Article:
Jeddah

All the Supermodels Spotted at Saudi Arabia’s Red Sea International Film Festival

All the Supermodels Spotted at Saudi Arabia’s Red Sea International Film Festival

Alessandra Ambrosio. Photo: Amina Zaher
Last night, Saudi Arabia hosted the opening of its very first film festival, and as one would imagine, the evening was an unforgettable one, bringing together not just talent from the Middle East, but from all over the world. On the star-studded guest list were the likes of jury member Hend Sabri and iconic actors Yousra and Lebleba, along with Ahd Kamel, Mila Al Zahrani, Karen Wazen, Tara Emad, Rawkan Binbella, Cynthia Samuel, Mahira Abdelaziz, Razane Jammal, Saba Mubarak, and Rym Saidi. And joining them for the historic celebration were international names including Hilary Swank and Michele Morrone. The evening also gave a special honor to Egyptian actor Laila Elwi, French actor, singer, model and producer Catherine Deneuve, and Saudi filmmaker Haifaa Al Mansour.
Among the many names on the red carpet last night, the Red Sea International Film Festival was also attended by a league of supers—aka, some of the world’s most loved supermodels. Take a closer look at all the runway personalities who flew over to Jeddah to celebrate Arab talent and the many contributions of Arab cinema.

Shanina Shaik
Shanina Shaik. Photo: Amina Zaher
“Being part Saudi Arabian myself, [the Red Sea International Film Festival] is very special for me, and it’s a very special trip. It’s very exciting to see history being made today,” a glowing Shanina Shaik revealed on the red carpet in Jeddah last night. For her evening out in the kingdom, the 30-year-old opted for a sparkling black Mônot gown with sheer draping. The look was completed with a sleek updo.
Alessandra Ambrosio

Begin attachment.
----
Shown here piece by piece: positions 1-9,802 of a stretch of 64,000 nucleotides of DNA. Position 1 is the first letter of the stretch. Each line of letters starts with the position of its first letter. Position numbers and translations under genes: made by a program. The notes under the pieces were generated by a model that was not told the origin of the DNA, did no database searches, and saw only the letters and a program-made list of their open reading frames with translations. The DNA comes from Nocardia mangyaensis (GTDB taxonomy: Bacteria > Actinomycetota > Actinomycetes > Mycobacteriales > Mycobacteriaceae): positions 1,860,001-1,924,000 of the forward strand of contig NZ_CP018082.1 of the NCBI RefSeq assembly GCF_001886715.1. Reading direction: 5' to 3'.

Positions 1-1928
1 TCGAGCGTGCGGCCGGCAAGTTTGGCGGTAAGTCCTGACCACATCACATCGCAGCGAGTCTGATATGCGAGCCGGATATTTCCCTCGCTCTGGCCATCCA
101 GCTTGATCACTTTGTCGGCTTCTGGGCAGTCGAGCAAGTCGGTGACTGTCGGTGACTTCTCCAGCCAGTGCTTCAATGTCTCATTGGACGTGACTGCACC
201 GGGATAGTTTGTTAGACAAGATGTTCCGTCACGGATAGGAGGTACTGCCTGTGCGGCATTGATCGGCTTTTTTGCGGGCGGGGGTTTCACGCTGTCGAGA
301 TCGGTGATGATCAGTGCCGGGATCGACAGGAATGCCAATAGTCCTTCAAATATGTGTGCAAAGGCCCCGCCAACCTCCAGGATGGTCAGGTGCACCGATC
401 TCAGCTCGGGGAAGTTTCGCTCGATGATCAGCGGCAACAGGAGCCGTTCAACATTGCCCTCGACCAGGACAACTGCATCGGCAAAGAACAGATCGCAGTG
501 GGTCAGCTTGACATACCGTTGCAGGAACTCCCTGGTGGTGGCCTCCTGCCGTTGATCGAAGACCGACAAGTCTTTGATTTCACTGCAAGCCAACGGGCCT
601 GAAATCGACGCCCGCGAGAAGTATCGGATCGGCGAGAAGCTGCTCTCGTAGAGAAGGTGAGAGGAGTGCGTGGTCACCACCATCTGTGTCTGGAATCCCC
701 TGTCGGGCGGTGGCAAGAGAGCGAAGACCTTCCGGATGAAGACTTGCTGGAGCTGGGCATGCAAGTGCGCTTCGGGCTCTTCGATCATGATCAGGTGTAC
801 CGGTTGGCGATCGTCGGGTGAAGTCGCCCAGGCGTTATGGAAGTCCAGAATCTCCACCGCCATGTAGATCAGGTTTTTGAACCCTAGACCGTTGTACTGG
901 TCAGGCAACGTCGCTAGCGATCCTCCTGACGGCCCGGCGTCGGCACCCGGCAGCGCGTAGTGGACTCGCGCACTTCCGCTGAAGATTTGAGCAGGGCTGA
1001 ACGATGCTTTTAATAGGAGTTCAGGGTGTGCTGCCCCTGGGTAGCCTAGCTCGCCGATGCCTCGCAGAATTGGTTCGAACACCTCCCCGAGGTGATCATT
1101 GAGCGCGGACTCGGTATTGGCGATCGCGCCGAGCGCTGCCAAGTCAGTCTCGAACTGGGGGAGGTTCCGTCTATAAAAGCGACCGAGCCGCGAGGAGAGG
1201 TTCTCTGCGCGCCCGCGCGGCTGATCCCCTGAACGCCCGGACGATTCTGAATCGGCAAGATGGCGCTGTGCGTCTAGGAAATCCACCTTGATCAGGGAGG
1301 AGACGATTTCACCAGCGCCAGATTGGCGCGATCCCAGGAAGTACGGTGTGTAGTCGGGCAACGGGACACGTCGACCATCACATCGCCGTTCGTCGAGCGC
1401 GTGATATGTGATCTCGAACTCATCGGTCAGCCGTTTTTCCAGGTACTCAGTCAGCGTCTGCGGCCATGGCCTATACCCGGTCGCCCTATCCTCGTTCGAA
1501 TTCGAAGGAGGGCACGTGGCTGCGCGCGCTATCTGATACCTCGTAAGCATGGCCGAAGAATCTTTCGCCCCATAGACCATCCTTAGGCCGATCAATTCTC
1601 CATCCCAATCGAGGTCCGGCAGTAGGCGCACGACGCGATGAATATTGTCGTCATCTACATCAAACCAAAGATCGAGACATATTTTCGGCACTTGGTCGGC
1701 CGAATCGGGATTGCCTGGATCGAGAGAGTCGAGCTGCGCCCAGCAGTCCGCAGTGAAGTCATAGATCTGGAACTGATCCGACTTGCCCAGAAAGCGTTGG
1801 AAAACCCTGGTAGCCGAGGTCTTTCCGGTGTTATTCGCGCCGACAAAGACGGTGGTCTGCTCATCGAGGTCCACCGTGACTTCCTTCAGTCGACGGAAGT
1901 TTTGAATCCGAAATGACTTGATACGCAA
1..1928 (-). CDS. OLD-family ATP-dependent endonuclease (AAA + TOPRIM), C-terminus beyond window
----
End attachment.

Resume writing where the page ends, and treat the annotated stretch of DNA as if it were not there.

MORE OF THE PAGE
Alessandra Ambrosio. Photo: Amina Zaher
Draped in an elegant Zuhair Murad gown complete with mid-waist cut-outs and embellished detailing, Alessandra Ambrosio was a vision in white at the Red Sea International Film Festival. Having traveled to the Kingdom in the past, the Brazilian model revealed to Vogue Arabia that she was thrilled to be back in the region, especially for such a momentous occasion.
Candice Swanepoel
Candice Swanepoel. Photo: Instagram.com
For Victoria’s Secret Angel Candice Swanepoel, one of the highlights of the Red Sea International Film Festival was the premiere of the musical Cyrano, starring Peter Dinklage and Haley Bennett. The South African model and philanthropist walked the red carpet in Jeddah in a less-is-more ivory gown, which came with a dramatically long trail. Her custom-made pick was also a Mônot creation.
Irina Shayk
Irina Shayk. Photo: Amina Zaher
Russian beauty Irina Shayk seemed to go the minimalistic route for her appearance at Jeddah’s debut film festival, posing for the cameras on the red carpet in an ebony gown with a boat neck and full sleeves. The surprise elements of her look were the gown’s plunging back, and Shayk’s beauty look, which stood out for her crimson lip color.
Sara Sampaio
Sara Sampaio. Photo: Instagram.com/sarasampaio
Bursting with energy on the red carpet, Portuguese model Sara Sampaio attended the festival in another Zuhair Murad ensemble. Her pick: an intricately beaded charcoal grey halter gown, which was complemented with a collection of glimmering diamond rings. Sampaio spent her evening cheering on friend Mohammed Al Turki, the Chairman of Red Sea International Film Festival. “I’m just really proud of him!” she told Vogue Arabia on the red carpet with a grin.
Read Next: From Hendi Sabri to Irina Shayk, What Your Favorite Celebrities Wore to the Red Sea International Film Festival

From Hendi Sabri to Irina Shayk, What Your Favorite Celebrities Wore to the Red Sea International Film Festival

From Hendi Sabri to Irina Shayk, What Your Favorite Celebrities Wore to the Red Sea International Film Festival

Hend Sabri. Photo: Amina Zaher